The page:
Although many experts view them this in this way278, the comparative nature of these passages tends to highlight a defect in Saracen subjectivity, an existential défaut d’être, rather than any positive quality that might be held by the Saracen warrior. This pejorative stance is in keeping with the overall tenor of the poem. In keeping with its warlike ideology, Saracens are necessarily demeaned throughout. Unlike other epic poems where it is not uncommon for a warrior to admire his adversary, in the “Chanson de Roland” such terms of admiration are unheard of. The quasi-chivalrous descriptions of Saracen warriors might appear to give a favourable, although limited, opinion of the Saracen adversary. They could suggest that there is at least a modicum, a small amount of decency of valour to be found in the foe. I believe that such a view is misguided.
A reading more in tune with the narrative thrust of the poem will demonstrate the extent to which, like all the other depictions of the Saracens, these terms further serve to negate and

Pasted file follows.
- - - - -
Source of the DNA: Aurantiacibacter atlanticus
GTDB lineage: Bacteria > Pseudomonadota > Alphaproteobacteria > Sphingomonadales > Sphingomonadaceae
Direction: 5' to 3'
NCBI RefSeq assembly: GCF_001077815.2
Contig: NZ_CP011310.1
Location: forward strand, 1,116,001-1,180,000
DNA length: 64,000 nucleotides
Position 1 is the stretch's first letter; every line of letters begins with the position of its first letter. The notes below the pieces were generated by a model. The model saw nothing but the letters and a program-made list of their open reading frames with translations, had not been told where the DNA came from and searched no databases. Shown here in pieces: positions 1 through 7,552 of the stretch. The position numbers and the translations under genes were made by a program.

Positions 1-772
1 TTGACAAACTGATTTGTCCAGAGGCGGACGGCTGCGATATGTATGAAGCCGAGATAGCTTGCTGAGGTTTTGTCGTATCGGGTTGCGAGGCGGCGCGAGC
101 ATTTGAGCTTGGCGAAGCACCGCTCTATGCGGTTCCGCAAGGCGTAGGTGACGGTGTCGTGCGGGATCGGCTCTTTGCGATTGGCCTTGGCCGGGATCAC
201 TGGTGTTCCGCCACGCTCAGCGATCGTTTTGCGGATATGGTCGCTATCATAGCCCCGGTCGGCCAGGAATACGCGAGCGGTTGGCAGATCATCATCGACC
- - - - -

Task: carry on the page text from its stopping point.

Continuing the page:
comparative. Saracen warriors are never appreciated in and for themselves. Their valor is always judged by way of the dominant paradigm: subjective Christian militancy. The passages compare the Saracen soldier to the Christian. And having compared the two, the passages go on
comparison establishes an inscribed distinction between the world of reality and authentic subjectivizing (the Christian world), and a world of appearance. I think that one must I once again feel the need to return to Kinoshita, for her assessment of these “if only he were Christian” passages influences her entire conception of the Roland as a work teetering on the brink of nondifferentiation, and it is also on the basis of these passages that she reads the Roland as a work consisting primarily of cultural exchanges, rather than subjective differences.
See verses 894-899 for an example.
emphasize that this distinction is a philosophical one, and to be more precise, an AugustinianPlatonic one. We are dealing with the difference between the real world of Being which potentially elevates to the world of pure Ideality (Christian knights ascend to Heaven), and the flawed world of appearances and immanence. Much of medieval theology was Augustinian, and it does not seem like an exaggeration to suggest that the influence of Plato on Augustine saturates the “Us” vs. “Them”, the “heaven” vs. “Hell”, the “Up” vs. “Down” debate that structure much of the “Chanson de Roland”.